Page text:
As we got off the bus we were warned by a local not to hang around the area as it was dangerous (we hadn't the heart to tell him we were there for the day!). As we made our way to the stadium in the thick of Boca's most vocal, and me in my Irish colours, we wondered if this was the end. Argentineans, and especially Argentinean football fans, have a propensity to stare which meant large burnt holes in my green apparel and a very frightened girlfriend.

Once we got to our seats inside the stadium, however, we began to relax as our neighbours were mostly made up of family groups. As the game started and Boca took control we became immersed in the electric atmosphere. The noise and commotion generated by 90,000 Argentineans is something to behold. Ticker tape flows like snow drifts, the pogoing of the fans would challenge any super fit punk rocker and the level of skill on the pitch was mesmerising. Boca ran out winners 2 - 1 and by the final whistle we were as elated as the nutters all around us.

If you are walking from Retiro to Recoleta (unlikely, but we somehow found ourselves doing it) you'll have to traverse the enormously long winded Av. Del Libertador. On your way you'll pass one of the most unique outdoor exhibitions imaginable. Although Operaciones Multimodel is starting to decay, its exhibits look like lots of effort went into their making. The displays are made purely from scrap metal so there is a dinosaur made solely from mechanical cash registers, a crocodile put together with nuts and bolts and an aeroplane constructed from what looks like pieces of bed springs!

Recoleta is BA's most fashionable suburb, as well as being one of the most popular part of town for tourists. It was named after the Recoleta monks who lived there in the early 18th century and contains the number one visitor attraction in BA, Cementerio De La Recoleta.

The cemetery is a little disappointing, the focal point is the grave of the city's most famous daughter Evita Peron. Much of the cemetery's walkways are in disrepair and despite the map at its entrance it is very hard to navigate. This might seem like a strange thing to say about a graveyard but a simple series of signposts could alleviate a lot of aimless walking. We eventually found Evita's grave and were surprised at how understated it was. Many locals who were gathered beside it seemed transfixed and posed solemnly for photographs.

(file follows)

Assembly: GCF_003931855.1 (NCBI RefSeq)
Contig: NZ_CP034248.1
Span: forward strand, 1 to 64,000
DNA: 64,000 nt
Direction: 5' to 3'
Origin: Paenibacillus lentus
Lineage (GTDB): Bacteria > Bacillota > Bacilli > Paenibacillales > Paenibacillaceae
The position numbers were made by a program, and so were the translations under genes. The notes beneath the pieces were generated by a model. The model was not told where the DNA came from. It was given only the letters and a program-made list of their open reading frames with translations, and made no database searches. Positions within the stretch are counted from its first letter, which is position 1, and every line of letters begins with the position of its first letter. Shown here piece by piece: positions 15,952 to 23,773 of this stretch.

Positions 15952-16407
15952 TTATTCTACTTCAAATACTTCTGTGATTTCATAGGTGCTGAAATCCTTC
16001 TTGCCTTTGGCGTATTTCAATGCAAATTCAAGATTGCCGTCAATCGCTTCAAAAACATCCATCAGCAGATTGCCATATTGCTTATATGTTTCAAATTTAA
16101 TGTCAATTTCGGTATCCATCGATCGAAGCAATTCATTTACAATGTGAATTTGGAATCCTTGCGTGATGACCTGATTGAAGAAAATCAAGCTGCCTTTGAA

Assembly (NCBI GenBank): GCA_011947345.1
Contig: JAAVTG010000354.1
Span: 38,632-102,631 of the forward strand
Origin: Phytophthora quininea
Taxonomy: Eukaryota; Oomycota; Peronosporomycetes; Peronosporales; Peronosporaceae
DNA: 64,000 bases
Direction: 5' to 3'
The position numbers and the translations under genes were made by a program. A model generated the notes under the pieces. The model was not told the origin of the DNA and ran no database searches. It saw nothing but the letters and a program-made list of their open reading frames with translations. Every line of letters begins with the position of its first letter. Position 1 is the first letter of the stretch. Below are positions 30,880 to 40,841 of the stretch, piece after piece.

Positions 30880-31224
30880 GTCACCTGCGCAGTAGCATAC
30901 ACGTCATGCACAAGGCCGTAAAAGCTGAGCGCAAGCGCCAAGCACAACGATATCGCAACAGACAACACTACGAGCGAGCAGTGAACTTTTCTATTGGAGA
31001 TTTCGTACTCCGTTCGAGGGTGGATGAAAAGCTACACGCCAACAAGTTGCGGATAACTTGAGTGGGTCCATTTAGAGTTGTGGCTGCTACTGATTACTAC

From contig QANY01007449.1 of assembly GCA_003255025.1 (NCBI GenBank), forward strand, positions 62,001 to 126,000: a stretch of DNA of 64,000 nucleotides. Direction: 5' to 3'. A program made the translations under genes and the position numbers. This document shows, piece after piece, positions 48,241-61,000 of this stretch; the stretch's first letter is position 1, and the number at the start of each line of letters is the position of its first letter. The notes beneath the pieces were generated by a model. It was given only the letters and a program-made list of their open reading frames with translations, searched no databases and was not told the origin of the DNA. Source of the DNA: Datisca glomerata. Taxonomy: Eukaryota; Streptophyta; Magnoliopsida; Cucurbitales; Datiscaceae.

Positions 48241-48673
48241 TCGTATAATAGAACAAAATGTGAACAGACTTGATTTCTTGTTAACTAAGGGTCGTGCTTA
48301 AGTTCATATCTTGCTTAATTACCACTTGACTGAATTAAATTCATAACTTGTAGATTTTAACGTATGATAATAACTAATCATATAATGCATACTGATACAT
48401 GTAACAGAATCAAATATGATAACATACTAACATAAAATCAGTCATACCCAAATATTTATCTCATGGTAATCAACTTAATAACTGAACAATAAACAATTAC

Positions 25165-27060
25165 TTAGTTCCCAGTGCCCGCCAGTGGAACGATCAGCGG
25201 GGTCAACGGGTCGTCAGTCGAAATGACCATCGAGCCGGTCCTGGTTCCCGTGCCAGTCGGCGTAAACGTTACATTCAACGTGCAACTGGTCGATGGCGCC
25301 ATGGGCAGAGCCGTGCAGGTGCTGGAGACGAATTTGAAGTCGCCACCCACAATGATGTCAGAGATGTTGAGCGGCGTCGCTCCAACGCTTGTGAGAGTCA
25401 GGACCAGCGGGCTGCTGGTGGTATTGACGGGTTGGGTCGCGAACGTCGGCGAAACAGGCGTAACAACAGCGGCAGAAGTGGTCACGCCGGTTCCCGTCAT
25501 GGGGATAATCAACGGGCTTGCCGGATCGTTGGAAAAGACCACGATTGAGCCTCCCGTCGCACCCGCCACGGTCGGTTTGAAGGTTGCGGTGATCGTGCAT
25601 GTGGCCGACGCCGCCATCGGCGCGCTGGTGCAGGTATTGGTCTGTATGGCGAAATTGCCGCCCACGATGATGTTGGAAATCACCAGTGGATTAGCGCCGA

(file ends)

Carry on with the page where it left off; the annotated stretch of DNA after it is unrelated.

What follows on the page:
Just off Recoleta's main cultural area at calle Junin you'll find the Museo Nacional De Bellas Artes. This is one of the biggest museums in the world and houses works by such luminaries as Van Gogh, Monet and Goya. Free admittance meant we took a look and it is definitely an impressive building. The puzzling thing is that many of the rooms housing exhibits have irregular opening hours which would mean calling back several times if you wanted to see everything.

One of the more unusual sculptures in BA is the 'Floralis Generica', a gigantic metal flower. With 6 motorised 20 metre high petals that open on special occasions this is a piece of modern art that is worth your time. Another irregular structure in town is the Obelisk, a huge concrete pillar on Av. 9 De Julio. The Obelisk is most impressive by night when the light beams at the top transform it into an urban lighthouse.

The best way to escape the city without actually leaving it is to take the Subte to Palermo. This area is full of swanky restaurants and huge apartment complexes that run for miles along Av. Del Libertador. Palermo also hosts Buenos Aires' biggest green belt. Here you can find the City Zoo (Jardin Zoologico), Botanic Gardens (Jardin Botanico) and the highly prized Japanese Gardens (Jardin Japones). The huge Parque 3 De Febrero has an impressive Planetarium called 'Galileo Galilei' and entry to the observatory and museum only costs $4.

If you are in need of some greenery closer to town there are 3 mini parks in Retiro near the train station. This is where you'll see workers resting after a day in the office or the stalls. The gardens are all well maintained and surprisingly rubbish free.

Many guidebooks extol the virtues of wandering around the distinctly working class areas of San Telmo and Boca. In the next sentence the same guidebooks warn of the potential dangers of doing so. Muggings and pickpockets are not unknown here but you get to see the real BA. Boca is known for its brightly coloured housing while you'll find the city's liveliest market in San Telmo, the San Pedro Fair. The latter is most recommended on Sundays when the stalls, tango dancers and mime artists are in full swing.

If it´s theatres you're after or any form of musical entertainment Av. Corrientes is the place to head. This street cuts right through the heart of the city and every block is punctuated by grand old theatres of varying sizes. We went to Teatro General San Martin where the Musica Contemporanear Season was playing some compositions by sometimes Velvet Undergrounder John Cage. Entry cost just $8 and even though the show was rambling to say the least (the musicians were fab, the material less so) it was a nice change be seated amongst the gentry in a comfy auditorium!